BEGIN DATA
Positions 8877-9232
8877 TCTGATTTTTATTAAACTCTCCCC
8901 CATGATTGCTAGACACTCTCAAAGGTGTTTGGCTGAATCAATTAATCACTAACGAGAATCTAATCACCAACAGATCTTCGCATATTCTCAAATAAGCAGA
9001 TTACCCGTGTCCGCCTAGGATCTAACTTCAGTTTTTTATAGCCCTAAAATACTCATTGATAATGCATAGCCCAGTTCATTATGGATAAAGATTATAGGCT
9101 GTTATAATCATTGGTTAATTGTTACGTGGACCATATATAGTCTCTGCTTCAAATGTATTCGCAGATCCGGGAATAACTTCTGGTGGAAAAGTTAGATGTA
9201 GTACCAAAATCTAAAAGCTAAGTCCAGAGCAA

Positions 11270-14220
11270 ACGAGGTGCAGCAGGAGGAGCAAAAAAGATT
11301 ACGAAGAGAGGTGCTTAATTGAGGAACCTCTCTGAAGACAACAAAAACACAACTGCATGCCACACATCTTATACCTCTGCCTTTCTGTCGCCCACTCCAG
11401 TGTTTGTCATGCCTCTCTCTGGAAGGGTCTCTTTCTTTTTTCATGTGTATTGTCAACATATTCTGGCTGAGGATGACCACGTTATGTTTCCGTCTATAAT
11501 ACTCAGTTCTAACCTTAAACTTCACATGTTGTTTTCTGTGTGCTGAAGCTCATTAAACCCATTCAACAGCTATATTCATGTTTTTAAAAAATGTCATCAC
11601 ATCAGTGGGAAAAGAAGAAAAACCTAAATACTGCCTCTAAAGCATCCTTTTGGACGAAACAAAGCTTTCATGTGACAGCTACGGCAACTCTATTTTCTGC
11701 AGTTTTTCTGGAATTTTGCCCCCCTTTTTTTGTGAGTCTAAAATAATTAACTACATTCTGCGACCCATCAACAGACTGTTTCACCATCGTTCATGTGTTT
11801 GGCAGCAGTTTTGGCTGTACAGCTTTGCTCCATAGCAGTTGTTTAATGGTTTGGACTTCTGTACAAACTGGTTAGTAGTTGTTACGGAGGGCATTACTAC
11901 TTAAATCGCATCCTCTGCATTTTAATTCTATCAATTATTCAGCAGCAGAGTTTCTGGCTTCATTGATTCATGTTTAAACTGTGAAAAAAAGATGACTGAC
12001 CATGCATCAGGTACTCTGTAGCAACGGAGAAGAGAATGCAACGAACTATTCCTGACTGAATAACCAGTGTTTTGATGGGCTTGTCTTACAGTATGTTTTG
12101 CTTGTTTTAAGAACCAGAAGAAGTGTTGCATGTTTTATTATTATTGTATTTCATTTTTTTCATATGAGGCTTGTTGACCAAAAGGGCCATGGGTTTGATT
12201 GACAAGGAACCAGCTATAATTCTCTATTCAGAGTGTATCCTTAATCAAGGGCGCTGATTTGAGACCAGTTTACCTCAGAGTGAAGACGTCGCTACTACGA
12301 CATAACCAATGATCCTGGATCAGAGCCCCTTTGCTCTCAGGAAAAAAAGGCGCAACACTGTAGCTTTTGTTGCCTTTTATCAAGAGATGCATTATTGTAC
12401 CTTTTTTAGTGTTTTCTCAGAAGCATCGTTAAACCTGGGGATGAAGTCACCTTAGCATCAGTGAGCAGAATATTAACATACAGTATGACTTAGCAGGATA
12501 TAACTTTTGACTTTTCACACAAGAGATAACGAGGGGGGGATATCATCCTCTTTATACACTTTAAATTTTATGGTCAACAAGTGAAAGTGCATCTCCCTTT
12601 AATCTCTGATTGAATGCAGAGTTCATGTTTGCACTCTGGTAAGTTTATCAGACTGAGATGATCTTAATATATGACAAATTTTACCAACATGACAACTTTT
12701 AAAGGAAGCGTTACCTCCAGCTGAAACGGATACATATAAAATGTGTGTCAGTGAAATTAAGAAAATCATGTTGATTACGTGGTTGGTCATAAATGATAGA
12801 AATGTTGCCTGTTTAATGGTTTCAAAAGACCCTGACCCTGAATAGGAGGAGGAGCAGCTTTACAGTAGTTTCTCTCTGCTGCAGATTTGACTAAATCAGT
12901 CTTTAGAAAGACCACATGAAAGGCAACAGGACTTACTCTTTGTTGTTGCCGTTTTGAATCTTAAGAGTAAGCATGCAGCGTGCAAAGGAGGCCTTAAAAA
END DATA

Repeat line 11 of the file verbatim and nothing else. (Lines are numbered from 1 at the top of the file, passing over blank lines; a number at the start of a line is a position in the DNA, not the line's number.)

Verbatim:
11501 ACTCAGTTCTAACCTTAAACTTCACATGTTGTTTTCTGTGTGCTGAAGCTCATTAAACCCATTCAACAGCTATATTCATGTTTTTAAAAAATGTCATCAC